If a patent is desired and a patent application has not yet been filed:
- do not offer for sale or sell any product embodying the invention or any improvement not described in a patent application.
- do not allow any public use of any product embodying the invention or any improvement not described in a patent application.
- avoid any public disclosure of the invention.
Details on the Patent Law Changes
The America Invents Act has 37 sections. Section 3 of the AIA deals with the change to a first inventor to file standard. In order to obtain a patent, the invention must be novel (new) and non-obvious. Currently, inventors have a one year grace period to file a patent application. A patent cannot be obtained if "the invention was patented or described in a printed publication in this or a foreign country or in public use or on sale in this country, more than one year prior to the date of the application for patent in the United States." 35 U.S.C. 102(b).
The one year grace period allows inventors and small businesses the opportunity to shop the invention around, test market it, begin manufacturing and marketing, or otherwise exploit the invention before deciding if the invention should be patented. It is not unusual for a utility patent to cost $8,000 to $20,000 to obtain. Filing a provisional application can cost $3,000 or more. The one year grace period allowed for the collection of information useful for deciding if an investment in a patent made economic sense.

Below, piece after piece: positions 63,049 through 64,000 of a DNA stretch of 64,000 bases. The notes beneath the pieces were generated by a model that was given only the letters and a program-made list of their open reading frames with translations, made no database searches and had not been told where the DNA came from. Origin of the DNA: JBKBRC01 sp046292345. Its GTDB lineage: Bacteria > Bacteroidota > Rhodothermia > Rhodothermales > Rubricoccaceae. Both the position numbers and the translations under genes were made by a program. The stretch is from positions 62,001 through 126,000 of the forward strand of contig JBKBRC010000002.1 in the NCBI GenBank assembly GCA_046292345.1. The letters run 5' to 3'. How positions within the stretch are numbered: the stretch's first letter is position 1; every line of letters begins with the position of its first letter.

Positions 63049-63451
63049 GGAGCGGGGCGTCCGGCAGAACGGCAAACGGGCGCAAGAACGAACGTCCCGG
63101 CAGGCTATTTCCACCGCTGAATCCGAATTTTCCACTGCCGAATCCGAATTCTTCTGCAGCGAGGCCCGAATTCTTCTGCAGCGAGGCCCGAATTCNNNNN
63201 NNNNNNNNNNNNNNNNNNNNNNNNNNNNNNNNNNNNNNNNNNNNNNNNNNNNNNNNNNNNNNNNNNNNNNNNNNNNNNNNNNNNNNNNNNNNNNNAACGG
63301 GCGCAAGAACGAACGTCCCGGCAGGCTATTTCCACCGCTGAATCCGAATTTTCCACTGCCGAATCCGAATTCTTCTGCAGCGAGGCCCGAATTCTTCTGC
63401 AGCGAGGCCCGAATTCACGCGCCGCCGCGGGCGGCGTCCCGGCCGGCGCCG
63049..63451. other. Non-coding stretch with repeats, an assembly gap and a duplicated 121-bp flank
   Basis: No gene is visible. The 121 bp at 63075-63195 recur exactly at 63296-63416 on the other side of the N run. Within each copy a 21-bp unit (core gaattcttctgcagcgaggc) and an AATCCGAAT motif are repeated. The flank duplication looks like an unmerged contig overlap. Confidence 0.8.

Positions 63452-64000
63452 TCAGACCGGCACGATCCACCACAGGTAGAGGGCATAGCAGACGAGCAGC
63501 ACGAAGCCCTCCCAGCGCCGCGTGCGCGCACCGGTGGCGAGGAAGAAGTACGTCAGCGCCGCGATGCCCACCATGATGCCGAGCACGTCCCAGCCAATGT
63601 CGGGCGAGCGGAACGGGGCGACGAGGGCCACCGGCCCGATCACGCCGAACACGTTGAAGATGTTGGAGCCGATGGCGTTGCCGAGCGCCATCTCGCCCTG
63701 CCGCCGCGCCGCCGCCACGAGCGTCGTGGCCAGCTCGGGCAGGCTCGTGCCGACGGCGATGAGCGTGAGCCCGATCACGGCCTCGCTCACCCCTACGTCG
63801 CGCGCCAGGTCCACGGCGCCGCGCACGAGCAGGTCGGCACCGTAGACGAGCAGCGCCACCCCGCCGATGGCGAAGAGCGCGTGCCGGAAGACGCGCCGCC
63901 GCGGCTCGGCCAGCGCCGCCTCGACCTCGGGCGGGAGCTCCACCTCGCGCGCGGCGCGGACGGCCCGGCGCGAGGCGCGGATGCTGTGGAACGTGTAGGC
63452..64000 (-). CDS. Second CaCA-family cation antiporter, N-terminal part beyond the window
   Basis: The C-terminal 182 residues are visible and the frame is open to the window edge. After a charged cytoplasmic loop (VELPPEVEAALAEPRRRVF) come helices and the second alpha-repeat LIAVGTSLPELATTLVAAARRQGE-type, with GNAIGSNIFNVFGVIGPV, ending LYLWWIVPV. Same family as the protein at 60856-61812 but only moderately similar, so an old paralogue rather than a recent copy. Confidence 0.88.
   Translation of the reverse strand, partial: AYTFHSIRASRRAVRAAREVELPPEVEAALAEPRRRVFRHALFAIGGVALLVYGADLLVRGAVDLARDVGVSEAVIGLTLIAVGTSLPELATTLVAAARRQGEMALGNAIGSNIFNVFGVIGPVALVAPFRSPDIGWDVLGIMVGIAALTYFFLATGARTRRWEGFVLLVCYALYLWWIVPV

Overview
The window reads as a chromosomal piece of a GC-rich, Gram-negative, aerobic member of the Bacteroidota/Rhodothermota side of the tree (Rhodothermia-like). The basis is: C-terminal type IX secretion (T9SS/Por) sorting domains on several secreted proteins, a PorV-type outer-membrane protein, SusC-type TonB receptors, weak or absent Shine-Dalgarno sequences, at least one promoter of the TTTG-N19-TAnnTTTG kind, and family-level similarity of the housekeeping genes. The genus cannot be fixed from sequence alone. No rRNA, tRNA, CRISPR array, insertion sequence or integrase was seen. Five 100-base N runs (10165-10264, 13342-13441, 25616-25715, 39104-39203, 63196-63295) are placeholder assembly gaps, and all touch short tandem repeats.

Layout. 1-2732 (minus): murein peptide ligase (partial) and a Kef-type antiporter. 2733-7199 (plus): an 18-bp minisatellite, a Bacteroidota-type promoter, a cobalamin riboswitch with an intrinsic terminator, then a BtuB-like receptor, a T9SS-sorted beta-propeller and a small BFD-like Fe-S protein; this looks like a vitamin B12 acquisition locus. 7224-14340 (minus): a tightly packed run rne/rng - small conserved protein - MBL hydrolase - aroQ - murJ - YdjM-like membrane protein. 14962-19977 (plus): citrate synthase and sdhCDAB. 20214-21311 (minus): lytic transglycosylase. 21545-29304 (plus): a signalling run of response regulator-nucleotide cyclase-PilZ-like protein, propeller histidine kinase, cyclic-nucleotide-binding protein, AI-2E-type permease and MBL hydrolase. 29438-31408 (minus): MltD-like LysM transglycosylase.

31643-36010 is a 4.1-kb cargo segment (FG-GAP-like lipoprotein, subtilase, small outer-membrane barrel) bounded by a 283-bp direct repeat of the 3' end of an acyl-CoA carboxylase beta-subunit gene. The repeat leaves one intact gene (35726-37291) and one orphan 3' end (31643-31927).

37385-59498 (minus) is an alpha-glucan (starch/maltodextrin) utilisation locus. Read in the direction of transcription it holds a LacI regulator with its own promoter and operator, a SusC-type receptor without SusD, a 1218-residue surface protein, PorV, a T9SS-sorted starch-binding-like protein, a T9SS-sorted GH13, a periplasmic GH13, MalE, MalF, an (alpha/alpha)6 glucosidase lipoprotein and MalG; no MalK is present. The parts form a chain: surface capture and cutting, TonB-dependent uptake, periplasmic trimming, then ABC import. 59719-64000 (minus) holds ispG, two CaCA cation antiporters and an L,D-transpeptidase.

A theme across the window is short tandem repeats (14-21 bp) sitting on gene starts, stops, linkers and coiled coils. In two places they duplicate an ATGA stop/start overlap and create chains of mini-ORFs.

The Patent Reform Act changes the law with respect to novelty. A patent cannot be obtained if "the claimed invention was patented, described in a printed publication, or in public use, on sale, or otherwise available to the public before the effective filing date of the claimed invention." AIA, sec. 3(b)(1) (revising 35 U.S.C. 102(a)(1)). There is a narrow exception to this rule. Disclosures within one year of the filing date made by the inventor are not prior art.
The one year grace period is gone. Independent inventors and small businesses must make the patent decision before they begin publicly using or offering products embodying the invention for sale. Those inventors who like to test market their inventions will be faced with a gamblers choice. The gamble is to invest in a patent application in the belief that the invention will be profitable.
Another section of the law that is gone is the previous requirement that a person cannot obtain a patent if "he did not himself invent the subject matter sought to be patented." AIA, sec. 3(b)(1) (deleting 35 U.S.C. 102(f)). Sure, the person filing the patent application is required to make an oath or declaration that he "believes himself or herself to be the original inventor." But a patent is not invalidated if the identified inventor did not invent the claimed invention.
Disclaimer: The above information is offered as general information that may or may not be applicable to specific situations. The reader is cautioned to obtain the advice of a patent attorney before acting on the basis of the above information.